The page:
Hydrophobicity plays an important role in the absorption and transport of chemicals to their sites of activation and chemical reaction, as well as in the interaction of the compounds with the bioreceptors. The potential importance of hydrophobic interactions on the genotoxic activity of molecules led to the use of hydrophatic factors in a variety of mutagenicity QSARs. Particularly, earlier QSARs for the mutagenicity of amines had established that activity was primarily determined by hydrophobicity (30). However, different QSAR studies for AAs and HAs where hydrophatic factors were considered generated contradictory results. Whereas earlier reports indicated that bioactivity was predominantly determined by the hydrophobicity of the amines (30,32), further studies observed that hydropatic factors made only a small contribution to mutagenic potency (22,29).

Afterwards, the influence of the logarithm of the n-octanol/water partition coefficient (LogP) on the mutagenic activity of aromatic and HAs was analyzed (figure 6) (42). Positive correlations were observed for each series of compounds in reference 42, although they were not as good as those achieved between calculated nitrenium ion stabilities (ΔEr for Reaction 2) and LogMP. In general, within each group of amines, a higher bioactivity was associated with relatively large LogP values (figure 6A). Similarly, the more stable nitrenium ions were those derived from the amines with higher LogP values (figure 6B) (42). On the other hand, when the whole set of compounds was considered, the more active HAs, presenting lower LogP values, formed relatively less stable nitrenium ions than the correspondingly related AAs, which are more hydrophobic and less active (42).

Hydrophobicity can differently affect the variety of processes involved in chemical genotoxicity, and this could lead to confusing conclusions if sets of amines of very diverse structure are considered. The observed discrepancies between QSAR studies using hydrophatic factors could arise from this fact (22,29,30,32). Therefore, the influence of hydrophobicity on mutagenic potency seems to be better interpreted when analyzing congeneric amines. Considering related compounds, mutagenicity increases with LogP, in correspondence with greater nitrenium ion stability (42). In contrast, when comparing amines that differ in the replacement in an aromatic ring of a carbon atom by nitrogen, an inverse correlation of the mutagenic activity with LogP was observed (42).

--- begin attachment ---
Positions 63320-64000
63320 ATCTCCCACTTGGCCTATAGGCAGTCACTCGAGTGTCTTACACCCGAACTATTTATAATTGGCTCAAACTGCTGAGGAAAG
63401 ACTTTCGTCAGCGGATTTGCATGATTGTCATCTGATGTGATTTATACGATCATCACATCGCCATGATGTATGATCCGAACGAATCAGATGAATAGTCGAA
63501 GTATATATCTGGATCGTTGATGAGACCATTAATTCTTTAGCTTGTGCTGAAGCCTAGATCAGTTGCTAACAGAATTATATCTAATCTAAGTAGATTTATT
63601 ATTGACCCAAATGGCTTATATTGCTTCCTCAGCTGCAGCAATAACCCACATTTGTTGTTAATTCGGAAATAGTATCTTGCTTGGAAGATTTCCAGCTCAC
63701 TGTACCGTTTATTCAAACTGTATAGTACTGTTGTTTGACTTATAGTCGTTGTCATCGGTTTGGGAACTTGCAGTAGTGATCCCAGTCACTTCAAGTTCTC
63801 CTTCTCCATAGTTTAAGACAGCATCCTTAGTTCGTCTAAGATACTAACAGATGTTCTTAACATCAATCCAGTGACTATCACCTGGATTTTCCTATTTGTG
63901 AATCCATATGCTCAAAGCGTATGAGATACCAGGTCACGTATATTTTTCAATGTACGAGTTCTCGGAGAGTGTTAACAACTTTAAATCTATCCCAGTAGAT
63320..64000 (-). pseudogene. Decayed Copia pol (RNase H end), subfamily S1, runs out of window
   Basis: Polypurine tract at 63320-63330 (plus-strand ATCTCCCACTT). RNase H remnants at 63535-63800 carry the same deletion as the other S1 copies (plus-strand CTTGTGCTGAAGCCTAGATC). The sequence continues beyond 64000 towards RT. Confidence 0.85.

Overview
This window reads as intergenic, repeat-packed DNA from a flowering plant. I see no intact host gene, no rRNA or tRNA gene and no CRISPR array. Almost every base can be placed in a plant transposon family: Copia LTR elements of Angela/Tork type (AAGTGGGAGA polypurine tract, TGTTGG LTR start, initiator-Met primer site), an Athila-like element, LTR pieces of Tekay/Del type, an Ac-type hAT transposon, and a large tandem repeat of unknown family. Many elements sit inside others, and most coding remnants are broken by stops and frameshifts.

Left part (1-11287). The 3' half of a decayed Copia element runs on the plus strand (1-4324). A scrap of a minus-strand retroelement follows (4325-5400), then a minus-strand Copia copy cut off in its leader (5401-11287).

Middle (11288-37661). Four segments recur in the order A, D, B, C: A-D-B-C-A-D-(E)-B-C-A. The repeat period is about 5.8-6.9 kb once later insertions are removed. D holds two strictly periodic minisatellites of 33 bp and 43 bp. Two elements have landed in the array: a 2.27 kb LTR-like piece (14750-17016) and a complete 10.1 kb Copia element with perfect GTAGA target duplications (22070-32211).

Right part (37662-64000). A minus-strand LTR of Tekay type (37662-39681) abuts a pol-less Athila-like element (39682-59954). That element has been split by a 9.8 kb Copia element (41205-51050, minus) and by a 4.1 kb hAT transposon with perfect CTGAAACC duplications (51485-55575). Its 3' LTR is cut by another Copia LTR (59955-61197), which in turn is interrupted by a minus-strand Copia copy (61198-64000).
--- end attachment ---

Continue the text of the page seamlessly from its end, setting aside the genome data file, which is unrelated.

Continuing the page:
Aromatic and HAs are compounds of particular importance in the pharmaceutical industry and occur frequently as substructures in drug candidates (65). Because of their synthetic feasibility, valuable physicochemical properties, and potential interaction with binding sites of target proteins, they are convenient pharmaceutical building blocks. However, their mutagenic and carcinogenic potential restrict their use in drug discovery programs. Bioactivity of this class of compounds is brought about by complex processes involving a number of metabolic and chemical steps. Nevertheless, the studies presented in this review indicate that current computational methods can provide proper estimations of relative mutagenic potencies, denoting its potential value as predictive tools. A calculated probability of activity in the Ames test can help the rational design of safer drugs. The use of DFT calculations appears particularly encouraging on the basis of their accuracy at moderate computational costs.

Nitrenium ion stability is considered as a key factor in determining mutagenic potency. Since better correlations were obtained for groups of related compounds (41,42), it is fairly probable that the influence on activity of additional aspects, such as solubility, transport, specific interactions with the biological environment, etc., needs to be also considered. In this regard, activation pathways of a series of para-substituted anilines and 2-aminopyridines in the CYP1A2 enzyme have been lately investigated via SAR analysis and DFT computations (47). Furthermore, a recent study has shown that the interactions of nitroaromatic compounds and their reductive enzymes play an important role in the formation of nitrenium ions, and correspond to differences in the occurrence of DNA adducts (66).

Additional comparisons of calculated activity trends with data obtained by mutagenicity and tumorigenicity assays, and by DNA binding studies, would be desirable in order to achieve a more comprehensive understanding of SARs between arylamines and their toxicological potential.


The author acknowledges financial support from Consejo Nacional de Investigaciones Científicas y Técnicas (CONICET) and the Secretaría de Ciencia y Tecnología de la Universidad Nacional de Córdoba (Secyt-UNC).


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Abbreviations: AA: aromatic amine; HA: heteroaromatic amine; ROS: reactive oxygen species; SAR: structure-activity relationship; QSAR: quantitative structure-activity relationship; HOMO: highest occupied molecular orbital; LUMO: lowest unoccupied molecular orbital; DFT: density functional theory; NPA: natural population analysis; Ar: aromatic; HAr: heteroaromatic; ImiAr: imidazocarbocyclic; ImiH: imidazoheterocyclic; PI: dipyridoimidazoles; Qx: quinoxalines

Key Words: Aromatic and heteroaromatic amines, Mutagenic activity, Quantum-mechanical calculations, Nitrenium ions, Review

Send correspondence to: Gabriela L. Borosky, Departamento de Matematica y Fisica, INFIQC, Facultad de Ciencias Quimicas, Universidad Nacional de Cordoba, Ciudad Universitaria, Cordoba 5000, Argentina, Tel: 54-351-4344972, Fax: 54-351-4344970, E-mail: gborosky@fcq.unc.edu.ar